At Stern College, her biochemistry work is on the pre-health track and involves taking rigorous science courses with intensive lab work, averaging about six hours per week per semester. “Joining the lab at Weizmann has given me the opportunity to take all of the skills and knowledge I acquired at Stern and to put them into action in real research. While most of my peers at Stern are also headed to work in healthcare, my colleagues at Weizmann have chosen to invest their time into the science that not only supports but enables healthcare workers to do their work.”

After graduating from Stern, her plan is to attend dental school and specialize in orthodontia. “Working in a material science lab is an appropriate stepping stone to the work I will one day do,” she explained, “because much of what a dentist or orthodontist does requires one to understand the materials he or she is working with, to know the chemical compositions and the relevance of the structures and interactions of the materials.”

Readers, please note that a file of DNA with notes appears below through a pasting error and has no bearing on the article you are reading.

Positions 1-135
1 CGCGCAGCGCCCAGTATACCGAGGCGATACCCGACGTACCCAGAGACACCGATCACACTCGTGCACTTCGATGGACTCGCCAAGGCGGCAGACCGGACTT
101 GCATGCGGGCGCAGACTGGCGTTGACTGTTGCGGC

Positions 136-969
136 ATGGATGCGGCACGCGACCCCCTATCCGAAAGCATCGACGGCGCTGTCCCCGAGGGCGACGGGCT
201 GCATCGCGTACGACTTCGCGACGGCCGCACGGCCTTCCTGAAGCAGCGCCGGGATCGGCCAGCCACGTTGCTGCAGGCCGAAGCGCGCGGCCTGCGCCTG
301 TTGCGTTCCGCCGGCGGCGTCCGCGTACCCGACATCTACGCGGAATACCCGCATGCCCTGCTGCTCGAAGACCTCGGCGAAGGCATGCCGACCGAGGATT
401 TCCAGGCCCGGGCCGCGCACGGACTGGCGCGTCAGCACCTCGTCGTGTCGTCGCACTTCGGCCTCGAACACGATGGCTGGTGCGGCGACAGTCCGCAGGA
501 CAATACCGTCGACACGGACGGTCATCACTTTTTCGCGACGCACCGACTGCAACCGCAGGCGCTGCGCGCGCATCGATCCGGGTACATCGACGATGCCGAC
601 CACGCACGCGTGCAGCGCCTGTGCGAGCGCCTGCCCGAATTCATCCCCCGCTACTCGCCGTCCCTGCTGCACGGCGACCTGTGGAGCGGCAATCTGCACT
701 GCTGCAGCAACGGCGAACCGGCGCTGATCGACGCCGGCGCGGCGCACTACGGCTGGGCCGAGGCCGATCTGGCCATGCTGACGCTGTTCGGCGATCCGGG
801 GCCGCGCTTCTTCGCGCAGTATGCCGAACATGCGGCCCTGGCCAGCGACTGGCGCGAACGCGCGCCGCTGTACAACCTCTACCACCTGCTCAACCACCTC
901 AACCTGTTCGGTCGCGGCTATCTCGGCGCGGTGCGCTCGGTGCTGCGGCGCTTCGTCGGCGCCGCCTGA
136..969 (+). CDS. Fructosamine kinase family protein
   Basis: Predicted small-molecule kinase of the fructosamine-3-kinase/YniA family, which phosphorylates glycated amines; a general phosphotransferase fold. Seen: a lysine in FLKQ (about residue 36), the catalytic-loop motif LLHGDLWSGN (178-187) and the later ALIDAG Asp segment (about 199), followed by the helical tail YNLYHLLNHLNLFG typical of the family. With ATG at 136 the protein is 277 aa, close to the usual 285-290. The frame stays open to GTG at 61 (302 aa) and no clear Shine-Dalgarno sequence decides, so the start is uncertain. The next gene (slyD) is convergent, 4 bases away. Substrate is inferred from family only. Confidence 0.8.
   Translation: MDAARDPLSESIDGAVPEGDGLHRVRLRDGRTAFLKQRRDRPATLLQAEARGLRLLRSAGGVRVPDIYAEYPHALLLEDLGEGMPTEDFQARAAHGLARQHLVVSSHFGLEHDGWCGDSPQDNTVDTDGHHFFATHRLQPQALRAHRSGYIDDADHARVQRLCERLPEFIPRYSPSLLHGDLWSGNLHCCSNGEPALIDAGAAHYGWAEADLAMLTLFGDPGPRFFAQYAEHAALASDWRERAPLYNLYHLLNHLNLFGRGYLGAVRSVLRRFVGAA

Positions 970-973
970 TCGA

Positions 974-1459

Eliana fully acknowledges the influence of her mother on what she has chosen to do. “I have followed my mother’s path. She studied material science engineering at the Massachusetts Institute of Technology and also spent a summer doing research at Weizmann. Similarly, she went into healthcare and is a practicing physician today. My mother says that the time she spent here at Weizmann not only influenced her work but also played a large part in shaping her Jewish identity. I too know that I will look back on this experience with a great appreciation for what it has given me.”